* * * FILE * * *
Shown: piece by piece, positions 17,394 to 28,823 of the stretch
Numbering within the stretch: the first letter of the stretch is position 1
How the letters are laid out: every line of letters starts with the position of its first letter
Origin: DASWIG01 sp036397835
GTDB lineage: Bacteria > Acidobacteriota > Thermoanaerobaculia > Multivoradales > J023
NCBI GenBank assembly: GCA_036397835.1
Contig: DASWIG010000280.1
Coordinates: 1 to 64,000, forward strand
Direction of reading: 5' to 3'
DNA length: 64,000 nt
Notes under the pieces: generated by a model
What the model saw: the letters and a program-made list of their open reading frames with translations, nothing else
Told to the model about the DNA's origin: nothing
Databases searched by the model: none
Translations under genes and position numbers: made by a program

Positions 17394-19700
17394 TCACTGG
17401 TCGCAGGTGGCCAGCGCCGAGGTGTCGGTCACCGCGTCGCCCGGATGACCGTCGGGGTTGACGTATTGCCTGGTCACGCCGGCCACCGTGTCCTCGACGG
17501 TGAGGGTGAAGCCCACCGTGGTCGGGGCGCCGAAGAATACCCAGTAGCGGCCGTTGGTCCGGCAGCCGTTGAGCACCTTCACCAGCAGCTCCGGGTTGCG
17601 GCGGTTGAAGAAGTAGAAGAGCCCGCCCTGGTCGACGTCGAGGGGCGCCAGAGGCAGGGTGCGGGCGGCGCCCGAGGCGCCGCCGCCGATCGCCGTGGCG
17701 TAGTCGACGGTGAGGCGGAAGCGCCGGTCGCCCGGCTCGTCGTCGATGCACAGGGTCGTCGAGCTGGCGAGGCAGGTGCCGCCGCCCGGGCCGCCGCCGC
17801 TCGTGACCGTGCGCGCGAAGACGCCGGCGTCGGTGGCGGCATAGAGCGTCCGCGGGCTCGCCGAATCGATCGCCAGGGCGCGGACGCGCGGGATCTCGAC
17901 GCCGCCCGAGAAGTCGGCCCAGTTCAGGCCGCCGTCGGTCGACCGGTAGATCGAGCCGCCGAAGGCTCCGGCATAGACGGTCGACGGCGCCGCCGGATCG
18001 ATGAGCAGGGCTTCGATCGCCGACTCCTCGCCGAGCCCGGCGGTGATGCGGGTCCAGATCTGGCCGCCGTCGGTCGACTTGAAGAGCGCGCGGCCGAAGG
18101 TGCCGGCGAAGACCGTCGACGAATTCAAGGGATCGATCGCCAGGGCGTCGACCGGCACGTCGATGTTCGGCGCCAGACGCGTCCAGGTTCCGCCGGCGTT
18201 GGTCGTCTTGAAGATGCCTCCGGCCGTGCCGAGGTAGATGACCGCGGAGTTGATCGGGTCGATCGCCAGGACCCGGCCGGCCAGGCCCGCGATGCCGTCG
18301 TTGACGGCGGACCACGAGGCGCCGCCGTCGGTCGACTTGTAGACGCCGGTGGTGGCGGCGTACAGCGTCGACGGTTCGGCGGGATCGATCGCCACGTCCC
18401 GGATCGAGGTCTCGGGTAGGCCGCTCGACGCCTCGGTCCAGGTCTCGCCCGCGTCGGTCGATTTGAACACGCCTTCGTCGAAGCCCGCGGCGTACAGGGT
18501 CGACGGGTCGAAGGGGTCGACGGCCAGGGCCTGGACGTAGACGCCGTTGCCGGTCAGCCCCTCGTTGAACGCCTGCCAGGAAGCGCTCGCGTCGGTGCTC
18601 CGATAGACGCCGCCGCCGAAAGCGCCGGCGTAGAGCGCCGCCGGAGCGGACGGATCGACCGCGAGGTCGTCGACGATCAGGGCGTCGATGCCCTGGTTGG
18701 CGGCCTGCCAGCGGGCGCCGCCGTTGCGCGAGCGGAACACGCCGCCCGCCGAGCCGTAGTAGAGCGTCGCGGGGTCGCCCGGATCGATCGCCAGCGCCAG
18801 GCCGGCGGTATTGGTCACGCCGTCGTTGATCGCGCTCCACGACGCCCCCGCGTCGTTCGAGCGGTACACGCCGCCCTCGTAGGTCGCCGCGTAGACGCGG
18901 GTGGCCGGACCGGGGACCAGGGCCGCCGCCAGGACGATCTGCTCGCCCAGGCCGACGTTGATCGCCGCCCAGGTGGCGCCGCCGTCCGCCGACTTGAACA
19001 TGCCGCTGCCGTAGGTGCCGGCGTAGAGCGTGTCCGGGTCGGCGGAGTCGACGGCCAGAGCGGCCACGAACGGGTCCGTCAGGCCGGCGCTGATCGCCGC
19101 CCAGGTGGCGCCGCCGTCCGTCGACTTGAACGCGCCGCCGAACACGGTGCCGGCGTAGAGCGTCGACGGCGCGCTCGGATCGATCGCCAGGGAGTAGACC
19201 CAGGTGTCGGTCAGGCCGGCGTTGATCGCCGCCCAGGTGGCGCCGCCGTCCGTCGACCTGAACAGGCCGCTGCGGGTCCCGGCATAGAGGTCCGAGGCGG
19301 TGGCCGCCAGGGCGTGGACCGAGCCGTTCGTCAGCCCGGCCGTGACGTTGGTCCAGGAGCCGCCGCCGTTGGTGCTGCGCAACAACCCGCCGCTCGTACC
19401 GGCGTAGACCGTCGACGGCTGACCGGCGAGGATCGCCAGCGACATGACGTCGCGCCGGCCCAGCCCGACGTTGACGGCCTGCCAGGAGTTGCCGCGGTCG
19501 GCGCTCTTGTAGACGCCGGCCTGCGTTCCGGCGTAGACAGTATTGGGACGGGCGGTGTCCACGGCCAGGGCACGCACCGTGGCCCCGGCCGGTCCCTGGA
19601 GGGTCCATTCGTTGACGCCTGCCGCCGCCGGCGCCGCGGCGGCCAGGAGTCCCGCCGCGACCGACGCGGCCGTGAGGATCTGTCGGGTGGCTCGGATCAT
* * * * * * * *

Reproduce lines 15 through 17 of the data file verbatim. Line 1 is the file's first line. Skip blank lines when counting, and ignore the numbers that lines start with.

Translations under genes and position numbers: made by a program

Positions 17394-19700
17394 TCACTGG